Maybe I missed something amidst the Tilt-A-Whirl storytelling and the mumbled and jumbled dialogue, but, so far as I can tell, the only thing holding these pieces together — beyond the editing, of course — is the omnipresence of the actors. Hanks and Berry appear in all six vignettes, along with Hugh Grant, Jim Sturgess and Hugo Weaving, while Doona Bae, Jim Broadbent, James D'Arcy, Susan Sarandon and Ben Whishaw appear in the majority of the subplots. Sometimes the actors have large roles. Other times they're little more than extras. Sometimes they are heroes. Other times they are villains. Sometimes they play races other than their own. Sometimes they play sexes other than their own. Frequently they are under heavy makeup that makes them almost unrecognizable. But almost always, in the foreground or the background, these actors are there, allowing the filmmakers to represent the movie's core theme of interconnectivity — "from womb to tomb we are bound to others, past and present." But to what end? What does it mean if "Hanks" is a scoundrel in one life and a hero in another? How does "Berry's" role as a Jewish woman in 1936 inform her embodiment of a male Asian doctor in 2144? If there's no karmic carryover from one life to the next, are we actually bound to others, womb to tomb, past and present (and future)? Or, if all that's handed down from one generation to the next are ideas, words, music, buttons and other non-spirit artifacts, is the Cloud Atlas philosophy nothing more than fortune cookie wisdom presented amidst an extravagant meal?
For all the ridicule Christopher Nolan gets for creating puzzle movies like Inception that require his characters to incessantly describe the narrative's architecture in order for the movie to have shape, at least the yammering in his pictures adds up to something that can be retrospectively understood. Here, the philosophical blathering is never convincingly tied to the on-screen action in a way that harmonistically realizes something deeply meaningful — and that's assuming you can understand the blathering in the first place, which is no guarantee, particularly in the post-apocalyptic chapter, in which even a transcript might not be enough to decode the menacing threats delivered by Weaving as an Alice Cooper-meets-Jiminy Cricket spirit-goblin that haunts Hanks' goat herder for reasons I couldn't begin to explain. The actors must see the bigger picture, because they're consistently game, vacillating between solemnity and cartoonishness, as the situation requires. But I'm left wondering if the repurposing of the actors is truly meaningful or merely a gimmick designed to make the film seem ambitious — implying a thematic unity that isn't really there.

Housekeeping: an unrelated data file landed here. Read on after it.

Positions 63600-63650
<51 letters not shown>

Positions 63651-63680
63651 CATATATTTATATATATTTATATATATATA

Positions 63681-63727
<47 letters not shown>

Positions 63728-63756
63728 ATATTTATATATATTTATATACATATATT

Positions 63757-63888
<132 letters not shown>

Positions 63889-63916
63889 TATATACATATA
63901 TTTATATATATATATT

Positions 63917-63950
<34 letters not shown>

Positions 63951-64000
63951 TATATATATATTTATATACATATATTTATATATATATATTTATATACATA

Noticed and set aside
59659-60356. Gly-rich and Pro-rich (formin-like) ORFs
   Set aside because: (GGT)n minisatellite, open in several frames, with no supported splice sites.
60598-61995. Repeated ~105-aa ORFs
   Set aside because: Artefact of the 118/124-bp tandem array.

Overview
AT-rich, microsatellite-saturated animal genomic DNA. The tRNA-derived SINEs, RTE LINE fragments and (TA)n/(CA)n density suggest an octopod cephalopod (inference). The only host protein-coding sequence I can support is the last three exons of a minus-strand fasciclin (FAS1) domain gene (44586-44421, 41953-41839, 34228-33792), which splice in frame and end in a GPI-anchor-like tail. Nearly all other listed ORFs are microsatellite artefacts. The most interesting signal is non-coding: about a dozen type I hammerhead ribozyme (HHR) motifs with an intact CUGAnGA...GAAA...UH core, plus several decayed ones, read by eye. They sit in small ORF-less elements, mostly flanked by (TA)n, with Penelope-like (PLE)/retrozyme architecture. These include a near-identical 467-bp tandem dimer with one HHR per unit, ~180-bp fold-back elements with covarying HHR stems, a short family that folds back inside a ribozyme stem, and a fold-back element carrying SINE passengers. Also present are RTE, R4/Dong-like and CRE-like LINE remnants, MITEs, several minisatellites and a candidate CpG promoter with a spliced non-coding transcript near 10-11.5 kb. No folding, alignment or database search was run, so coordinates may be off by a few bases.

Certainly, there's some meta pleasure to Cloud Atlas' intentional absurdist casting — in what other film would Hugh Grant get to play a horse-riding cannibal wearing war paint and face tattoos? But sometimes it can be difficult to tell when we're laughing with the film or at its expense. Strangely, one of the strongest vignettes is also perhaps its most expendable: the 2012 story in which Broadbent plays a man forced into a nursing home by his brother (Grant, under heavy makeup, looking like a cross between Robert Loggia and James Caan), setting up a madcap escape; no tonal ambiguity in that one. But I get the sense that the film's creators think the heart of the picture is the futuristic story about a fabricant (think: quasi-human) waitress who discovers the ugly reality of her eventual fate and becomes an overnight spiritual leader for truth. Alas, in that chapter, as in much of The Matrix trilogy, talking about things with an air of profundity isn't the same thing as being profound. Similarly, complicating traditional narrative technique isn't the same thing as being complex.